At least he said he was sorry. Mark Zuckerberg's apology came early in his prime-time interview with CNN's Laurie Segall, after another day of insistent questions about the 50 million Facebook user profiles that data firm Cambridge Analytica may have improperly used to sway the 2016 presidential election. "I'm really sorry that this happened," Zuckerberg said at the opening of the interview, to the certain delight of however many crisis communications professionals had to coach the media-averse 33-year-old billionaire, whose company has 2.2 billion active users around the world. Clad in a gray t-shirt, sitting in front of an appropriately sunny Menlo Park, California, background, Zuckerberg tried to project the image of a well-intentioned young entrepreneur who had been ensnared by malignant forces beyond his control.

Visualization tools could be the future of electronic warfare

By: Mark Pomerleau

Some in industry believe the future of electronic warfare will have to incorporate a visualization capability for operators and commanders to better plan effects in a non-physical domain. The electromagnetic spectrum environment has become increasingly complex in recent years. Electronic warfare and the jamming of radio signals was a large concern reaching back to the Cold War, and a proliferation of emitters, jammers and overall devices in the past few decades has made understanding and planning effects an even more difficult task for operators and commanders. For that reason, some believe the future of electronic warfare will require the development of visualization tools that conceptualize the non-physical effects in the electromagnetic spectrum.

Resources-strapped agencies are leaving networks vulnerable to cyberattack

By: Jessie Bur  

Limited resources at federal agencies and critical infrastructure industries are forcing IT departments to prioritize the cybersecurity of certain systems while leaving others more susceptible to breach, according to Jeanette Manfra, National Protection and Programs Directorate assistant secretary for the Office of Cybersecurity and Communications at the Department of Homeland Security. “We cannot apply all of our resources equally across all of our systems,” said Manfra at a Consortium for IT Software Quality event March 20, 2018.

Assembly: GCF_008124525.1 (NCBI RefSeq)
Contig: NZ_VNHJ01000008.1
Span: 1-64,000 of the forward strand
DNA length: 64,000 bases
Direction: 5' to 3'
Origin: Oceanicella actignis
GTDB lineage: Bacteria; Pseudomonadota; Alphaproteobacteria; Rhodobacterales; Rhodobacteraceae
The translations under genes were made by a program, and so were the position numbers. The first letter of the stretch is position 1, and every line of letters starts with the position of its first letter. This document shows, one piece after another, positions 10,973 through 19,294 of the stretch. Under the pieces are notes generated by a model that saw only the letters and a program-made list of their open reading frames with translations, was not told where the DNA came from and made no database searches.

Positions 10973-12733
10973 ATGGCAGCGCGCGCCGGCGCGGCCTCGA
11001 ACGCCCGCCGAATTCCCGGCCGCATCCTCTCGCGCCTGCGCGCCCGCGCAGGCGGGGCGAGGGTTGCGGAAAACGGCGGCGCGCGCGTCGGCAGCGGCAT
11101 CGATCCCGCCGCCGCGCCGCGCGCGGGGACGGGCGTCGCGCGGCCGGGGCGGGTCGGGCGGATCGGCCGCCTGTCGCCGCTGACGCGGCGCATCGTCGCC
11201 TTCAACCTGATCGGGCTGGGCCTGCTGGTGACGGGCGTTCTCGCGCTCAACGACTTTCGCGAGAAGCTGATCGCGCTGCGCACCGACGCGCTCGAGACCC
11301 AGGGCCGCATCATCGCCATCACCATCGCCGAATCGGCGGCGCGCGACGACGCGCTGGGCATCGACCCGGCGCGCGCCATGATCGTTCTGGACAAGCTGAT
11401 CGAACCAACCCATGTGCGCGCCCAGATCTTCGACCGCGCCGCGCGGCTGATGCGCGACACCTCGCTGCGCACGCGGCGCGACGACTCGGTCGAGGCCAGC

New bill would prepare US for artificial intelligence threat

By: Joe Gould and Aaron Mehta

U.S. Rep. Elise Stefanik, chair of the House Armed Services Subcommittee on Emerging Threats and Capabilities, introduced legislation Wednesday to prepare the government for the national security impact of artificial intelligence. In this Sept. 28, 2017, photo, Hanson Robotics' flagship robot Sophia, a lifelike robot powered by artificial intelligence, holds an apple in Hong Kong. Sophia is a creation of the Hong Kong-based startup working on bringing humanoid robots to the marketplace. (AP/Kin Cheung)


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SOCIAL NETWORKS WALK a fine line between being a useful tool and a crippling addiction. Whether you want your free time back or don’t like your information scattered about on the internet, you may be considering deactivating some accounts. Wanting to delete your account is one thing, but actually being able to hit the delete button is another story. Social media outlets make money off of you and your information, so it shouldn’t come as a surprise that they don’t want to let you go. Because of this, the biggest networks have made it overly complicated to delete your account. But if you are set on getting rid of them, here’s what you’ll have to do.